Lessons often come from unexpected places.
Yesterday, it was the New York Times crossword puzzle.
Clues for the crossword often push the boundaries of obscurity (that’s what makes the puzzles challenging), but rarely are they downright wrong.
This clue in the Times crossword was, though.
That corner of the puzzle remained blank for some time yesterday until I realized that the clue shouldn’t have been “refute.”
“Refute,” after all, means to prove false or prove wrong.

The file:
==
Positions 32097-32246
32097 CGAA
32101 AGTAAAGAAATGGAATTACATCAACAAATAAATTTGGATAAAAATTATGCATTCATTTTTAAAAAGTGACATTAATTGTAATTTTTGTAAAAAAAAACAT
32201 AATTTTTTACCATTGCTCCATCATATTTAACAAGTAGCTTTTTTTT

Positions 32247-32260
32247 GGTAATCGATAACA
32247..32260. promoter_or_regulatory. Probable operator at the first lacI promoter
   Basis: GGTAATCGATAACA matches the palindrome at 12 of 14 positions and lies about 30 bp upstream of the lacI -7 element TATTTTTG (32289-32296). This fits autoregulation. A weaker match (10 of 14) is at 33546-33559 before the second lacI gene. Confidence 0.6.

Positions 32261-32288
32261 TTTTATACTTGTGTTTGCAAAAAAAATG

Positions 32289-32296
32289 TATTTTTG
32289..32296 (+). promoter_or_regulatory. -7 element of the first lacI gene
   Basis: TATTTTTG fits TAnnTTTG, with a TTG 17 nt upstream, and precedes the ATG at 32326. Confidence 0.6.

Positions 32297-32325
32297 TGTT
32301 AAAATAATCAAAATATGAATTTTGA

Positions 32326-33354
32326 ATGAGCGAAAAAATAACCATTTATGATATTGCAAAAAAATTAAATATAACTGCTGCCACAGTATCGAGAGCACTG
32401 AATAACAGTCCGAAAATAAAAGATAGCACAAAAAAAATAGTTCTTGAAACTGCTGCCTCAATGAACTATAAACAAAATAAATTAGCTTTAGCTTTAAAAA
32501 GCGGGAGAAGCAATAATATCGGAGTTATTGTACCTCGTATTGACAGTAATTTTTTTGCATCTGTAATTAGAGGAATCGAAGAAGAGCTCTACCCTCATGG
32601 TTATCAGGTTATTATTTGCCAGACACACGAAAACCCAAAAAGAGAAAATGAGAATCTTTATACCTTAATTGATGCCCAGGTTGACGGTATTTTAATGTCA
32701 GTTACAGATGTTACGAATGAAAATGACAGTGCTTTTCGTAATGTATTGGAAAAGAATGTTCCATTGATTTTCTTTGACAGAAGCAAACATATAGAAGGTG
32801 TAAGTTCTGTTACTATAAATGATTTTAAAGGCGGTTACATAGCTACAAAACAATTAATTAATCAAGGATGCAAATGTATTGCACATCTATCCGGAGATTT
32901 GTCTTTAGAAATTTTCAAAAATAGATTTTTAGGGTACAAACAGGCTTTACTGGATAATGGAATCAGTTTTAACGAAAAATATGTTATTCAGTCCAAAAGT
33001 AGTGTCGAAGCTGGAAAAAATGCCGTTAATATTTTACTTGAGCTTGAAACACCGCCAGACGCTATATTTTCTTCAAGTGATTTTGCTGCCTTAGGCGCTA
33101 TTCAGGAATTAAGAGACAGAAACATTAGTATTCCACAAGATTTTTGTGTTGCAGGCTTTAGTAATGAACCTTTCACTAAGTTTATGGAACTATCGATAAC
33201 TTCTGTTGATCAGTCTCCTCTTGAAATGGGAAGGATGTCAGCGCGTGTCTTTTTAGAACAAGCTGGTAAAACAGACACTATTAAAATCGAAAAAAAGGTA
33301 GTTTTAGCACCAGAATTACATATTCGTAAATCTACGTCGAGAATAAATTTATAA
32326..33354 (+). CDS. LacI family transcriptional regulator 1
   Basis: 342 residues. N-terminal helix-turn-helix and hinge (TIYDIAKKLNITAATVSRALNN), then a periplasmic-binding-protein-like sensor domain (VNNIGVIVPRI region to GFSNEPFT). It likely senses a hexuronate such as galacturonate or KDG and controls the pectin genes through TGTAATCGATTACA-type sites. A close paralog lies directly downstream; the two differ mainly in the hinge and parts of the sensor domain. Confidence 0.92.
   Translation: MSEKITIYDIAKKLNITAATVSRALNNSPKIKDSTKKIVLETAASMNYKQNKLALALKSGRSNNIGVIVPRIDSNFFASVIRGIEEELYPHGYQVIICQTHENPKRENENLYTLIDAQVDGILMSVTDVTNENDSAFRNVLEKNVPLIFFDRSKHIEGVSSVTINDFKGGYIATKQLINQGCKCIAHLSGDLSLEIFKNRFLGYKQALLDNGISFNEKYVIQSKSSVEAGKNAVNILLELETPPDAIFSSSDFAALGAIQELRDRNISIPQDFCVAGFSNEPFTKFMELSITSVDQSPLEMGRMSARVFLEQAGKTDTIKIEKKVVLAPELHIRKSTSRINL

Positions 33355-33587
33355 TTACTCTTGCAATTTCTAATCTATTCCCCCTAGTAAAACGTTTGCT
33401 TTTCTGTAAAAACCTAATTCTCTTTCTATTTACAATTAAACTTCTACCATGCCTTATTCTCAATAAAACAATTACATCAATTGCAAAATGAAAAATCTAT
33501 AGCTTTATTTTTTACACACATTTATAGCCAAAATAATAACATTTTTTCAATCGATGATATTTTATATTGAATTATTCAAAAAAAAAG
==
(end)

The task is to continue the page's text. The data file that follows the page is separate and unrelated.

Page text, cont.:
A denial doesn’t refute an accusation. It merely challenges it. If suspects needed only a denial, rarely would anyone be charged or convicted of a crime. They’d simply say that rather than robbing the bank they were caring for dear Aunt Sophie’s sick bunny. Then they’d go on their way.
I eventually went on my way after completing Monday’s crossword, but not without wondering why no one refuted “refute.”